Spiking Dynamics during Perceptual Grouping in the Laminar Circuits of Visual Cortex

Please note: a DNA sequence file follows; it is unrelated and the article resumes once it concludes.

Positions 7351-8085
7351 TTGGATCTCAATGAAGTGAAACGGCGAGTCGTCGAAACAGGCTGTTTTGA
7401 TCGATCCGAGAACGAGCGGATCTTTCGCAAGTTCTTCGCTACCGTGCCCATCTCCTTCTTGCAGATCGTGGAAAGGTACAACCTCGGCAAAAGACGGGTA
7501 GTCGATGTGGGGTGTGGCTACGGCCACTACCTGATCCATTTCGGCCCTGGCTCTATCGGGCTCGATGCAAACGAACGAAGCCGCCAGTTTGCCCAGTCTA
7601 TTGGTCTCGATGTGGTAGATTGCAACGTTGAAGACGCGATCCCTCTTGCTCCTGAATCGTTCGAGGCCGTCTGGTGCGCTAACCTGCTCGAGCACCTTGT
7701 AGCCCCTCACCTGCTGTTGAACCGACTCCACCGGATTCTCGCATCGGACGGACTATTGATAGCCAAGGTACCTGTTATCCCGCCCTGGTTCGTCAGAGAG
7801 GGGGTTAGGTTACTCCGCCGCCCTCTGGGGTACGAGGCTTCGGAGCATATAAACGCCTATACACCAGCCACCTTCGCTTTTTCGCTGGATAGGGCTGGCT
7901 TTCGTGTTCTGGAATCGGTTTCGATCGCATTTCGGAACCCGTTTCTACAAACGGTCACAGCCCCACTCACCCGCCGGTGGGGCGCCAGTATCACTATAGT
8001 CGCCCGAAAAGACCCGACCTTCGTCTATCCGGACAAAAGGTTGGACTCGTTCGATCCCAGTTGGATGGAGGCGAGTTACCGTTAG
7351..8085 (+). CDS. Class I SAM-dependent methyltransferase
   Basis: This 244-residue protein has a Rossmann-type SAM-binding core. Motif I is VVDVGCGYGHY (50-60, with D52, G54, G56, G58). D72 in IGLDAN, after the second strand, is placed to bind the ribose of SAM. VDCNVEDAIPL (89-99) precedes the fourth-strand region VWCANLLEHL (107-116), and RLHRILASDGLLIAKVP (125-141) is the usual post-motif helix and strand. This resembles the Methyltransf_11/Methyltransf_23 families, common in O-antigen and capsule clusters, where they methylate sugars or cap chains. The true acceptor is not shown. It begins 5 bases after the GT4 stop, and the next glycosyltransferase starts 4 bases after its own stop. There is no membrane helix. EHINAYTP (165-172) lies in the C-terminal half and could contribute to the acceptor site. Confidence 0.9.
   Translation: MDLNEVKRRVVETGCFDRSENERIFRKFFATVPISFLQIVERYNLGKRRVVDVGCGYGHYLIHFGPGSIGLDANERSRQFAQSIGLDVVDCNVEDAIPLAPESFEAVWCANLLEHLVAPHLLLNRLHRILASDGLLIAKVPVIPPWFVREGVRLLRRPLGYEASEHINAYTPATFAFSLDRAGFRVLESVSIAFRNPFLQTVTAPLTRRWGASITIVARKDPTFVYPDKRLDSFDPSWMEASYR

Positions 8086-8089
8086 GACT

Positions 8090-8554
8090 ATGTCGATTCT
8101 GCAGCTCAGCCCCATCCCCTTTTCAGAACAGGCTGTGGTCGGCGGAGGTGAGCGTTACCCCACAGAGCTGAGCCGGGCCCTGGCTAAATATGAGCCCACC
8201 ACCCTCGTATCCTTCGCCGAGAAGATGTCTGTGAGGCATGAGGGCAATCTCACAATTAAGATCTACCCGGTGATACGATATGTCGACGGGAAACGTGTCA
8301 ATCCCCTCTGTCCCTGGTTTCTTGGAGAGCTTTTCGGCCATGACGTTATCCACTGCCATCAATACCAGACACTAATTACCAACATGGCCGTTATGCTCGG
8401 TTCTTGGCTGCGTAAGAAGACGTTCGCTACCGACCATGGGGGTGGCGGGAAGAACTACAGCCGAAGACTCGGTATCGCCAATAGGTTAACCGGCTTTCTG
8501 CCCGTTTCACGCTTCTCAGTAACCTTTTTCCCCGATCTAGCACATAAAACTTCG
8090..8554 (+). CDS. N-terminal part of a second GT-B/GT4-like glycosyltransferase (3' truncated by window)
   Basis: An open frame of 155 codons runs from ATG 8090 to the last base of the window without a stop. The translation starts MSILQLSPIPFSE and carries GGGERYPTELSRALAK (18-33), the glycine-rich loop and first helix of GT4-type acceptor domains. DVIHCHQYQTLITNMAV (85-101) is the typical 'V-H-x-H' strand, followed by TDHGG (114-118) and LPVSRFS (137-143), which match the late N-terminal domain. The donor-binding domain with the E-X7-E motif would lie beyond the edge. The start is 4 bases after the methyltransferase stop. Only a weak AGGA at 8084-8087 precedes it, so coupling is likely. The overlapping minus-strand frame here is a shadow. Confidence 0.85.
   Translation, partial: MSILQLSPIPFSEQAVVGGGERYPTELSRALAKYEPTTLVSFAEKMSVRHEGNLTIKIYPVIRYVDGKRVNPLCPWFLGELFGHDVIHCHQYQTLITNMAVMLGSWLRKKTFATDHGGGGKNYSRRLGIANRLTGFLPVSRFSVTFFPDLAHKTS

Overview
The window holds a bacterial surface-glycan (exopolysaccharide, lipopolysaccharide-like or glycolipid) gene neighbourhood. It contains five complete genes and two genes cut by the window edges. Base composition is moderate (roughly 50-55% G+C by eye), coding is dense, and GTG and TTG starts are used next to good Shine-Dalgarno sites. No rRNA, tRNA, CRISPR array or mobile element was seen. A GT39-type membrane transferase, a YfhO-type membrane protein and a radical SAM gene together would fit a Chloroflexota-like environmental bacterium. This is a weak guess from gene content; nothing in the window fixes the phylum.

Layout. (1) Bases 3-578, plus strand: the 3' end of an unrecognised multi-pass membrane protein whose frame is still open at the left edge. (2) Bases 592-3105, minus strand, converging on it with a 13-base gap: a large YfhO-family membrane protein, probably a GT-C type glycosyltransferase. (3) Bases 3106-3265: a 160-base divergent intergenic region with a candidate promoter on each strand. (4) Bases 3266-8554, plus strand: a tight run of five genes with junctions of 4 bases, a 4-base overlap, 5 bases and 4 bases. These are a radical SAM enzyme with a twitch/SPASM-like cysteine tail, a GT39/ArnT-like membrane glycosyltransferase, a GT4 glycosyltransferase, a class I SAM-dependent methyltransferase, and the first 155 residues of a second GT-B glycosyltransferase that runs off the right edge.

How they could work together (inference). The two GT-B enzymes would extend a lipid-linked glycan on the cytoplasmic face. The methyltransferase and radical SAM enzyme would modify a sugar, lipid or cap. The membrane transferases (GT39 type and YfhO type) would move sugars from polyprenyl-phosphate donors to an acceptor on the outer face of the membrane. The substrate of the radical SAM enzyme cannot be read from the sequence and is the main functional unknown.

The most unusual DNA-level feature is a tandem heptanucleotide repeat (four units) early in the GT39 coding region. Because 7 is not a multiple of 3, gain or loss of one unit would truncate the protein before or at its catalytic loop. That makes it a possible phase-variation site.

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Grouping of collinear boundary contours is a fundamental process during visual perception. Illusory contour completion vividly illustrates how stable perceptual boundaries interpolate between pairs of contour inducers, but do not extrapolate from a single inducer. Neural models have simulated how perceptual grouping occurs in laminar visual cortical circuits. These models predicted the existence of grouping cells that obey a bipole property whereby grouping can occur inwardly between pairs or greater numbers of similarly oriented and co-axial inducers, but not outwardly from individual inducers. These models have not, however, incorporated spiking dynamics. Perceptual grouping is a challenge for spiking cells because its properties of collinear facilitation and analog sensitivity to inducer configurations occur despite irregularities in spike timing across all the interacting cells. Other models have demonstrated spiking dynamics in laminar neocortical circuits, but not how perceptual grouping occurs. The current model begins to unify these two modeling streams by implementing a laminar cortical network of spiking cells whose intracellular temporal dynamics interact with recurrent intercellular spiking interactions to quantitatively simulate data from neurophysiological experiments about perceptual grouping, the structure of non-classical visual receptive fields, and gamma oscillations.